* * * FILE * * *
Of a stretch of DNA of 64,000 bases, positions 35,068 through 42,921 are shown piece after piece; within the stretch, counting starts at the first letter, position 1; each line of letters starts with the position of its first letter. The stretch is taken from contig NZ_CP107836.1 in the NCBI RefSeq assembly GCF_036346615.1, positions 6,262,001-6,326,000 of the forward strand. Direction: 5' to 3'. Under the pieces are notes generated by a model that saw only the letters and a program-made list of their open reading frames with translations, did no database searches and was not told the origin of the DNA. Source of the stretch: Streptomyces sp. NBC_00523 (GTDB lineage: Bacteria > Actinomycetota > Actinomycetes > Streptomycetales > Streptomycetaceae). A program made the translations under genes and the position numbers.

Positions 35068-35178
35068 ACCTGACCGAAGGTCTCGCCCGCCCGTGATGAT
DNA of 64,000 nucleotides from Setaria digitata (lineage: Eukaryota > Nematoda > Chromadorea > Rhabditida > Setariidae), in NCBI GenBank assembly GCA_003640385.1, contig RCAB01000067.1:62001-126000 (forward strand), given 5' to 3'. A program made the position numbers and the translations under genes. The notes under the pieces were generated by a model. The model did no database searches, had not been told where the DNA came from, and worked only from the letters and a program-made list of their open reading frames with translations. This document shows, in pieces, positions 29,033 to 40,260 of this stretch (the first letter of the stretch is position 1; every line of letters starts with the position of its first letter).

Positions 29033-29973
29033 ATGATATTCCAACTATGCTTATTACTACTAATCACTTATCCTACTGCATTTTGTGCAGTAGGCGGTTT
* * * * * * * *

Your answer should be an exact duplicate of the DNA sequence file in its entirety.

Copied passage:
Of a stretch of DNA of 64,000 bases, positions 35,068 through 42,921 are shown piece after piece; within the stretch, counting starts at the first letter, position 1; each line of letters starts with the position of its first letter. The stretch is taken from contig NZ_CP107836.1 in the NCBI RefSeq assembly GCF_036346615.1, positions 6,262,001-6,326,000 of the forward strand. Direction: 5' to 3'. Under the pieces are notes generated by a model that saw only the letters and a program-made list of their open reading frames with translations, did no database searches and was not told the origin of the DNA. Source of the stretch: Streptomyces sp. NBC_00523 (GTDB lineage: Bacteria > Actinomycetota > Actinomycetes > Streptomycetales > Streptomycetaceae). A program made the translations under genes and the position numbers.

Positions 35068-35178
35068 ACCTGACCGAAGGTCTCGCCCGCCCGTGATGAT
DNA of 64,000 nucleotides from Setaria digitata (lineage: Eukaryota > Nematoda > Chromadorea > Rhabditida > Setariidae), in NCBI GenBank assembly GCA_003640385.1, contig RCAB01000067.1:62001-126000 (forward strand), given 5' to 3'. A program made the position numbers and the translations under genes. The notes under the pieces were generated by a model. The model did no database searches, had not been told where the DNA came from, and worked only from the letters and a program-made list of their open reading frames with translations. This document shows, in pieces, positions 29,033 to 40,260 of this stretch (the first letter of the stretch is position 1; every line of letters starts with the position of its first letter).

Positions 29033-29973
29033 ATGATATTCCAACTATGCTTATTACTACTAATCACTTATCCTACTGCATTTTGTGCAGTAGGCGGTTT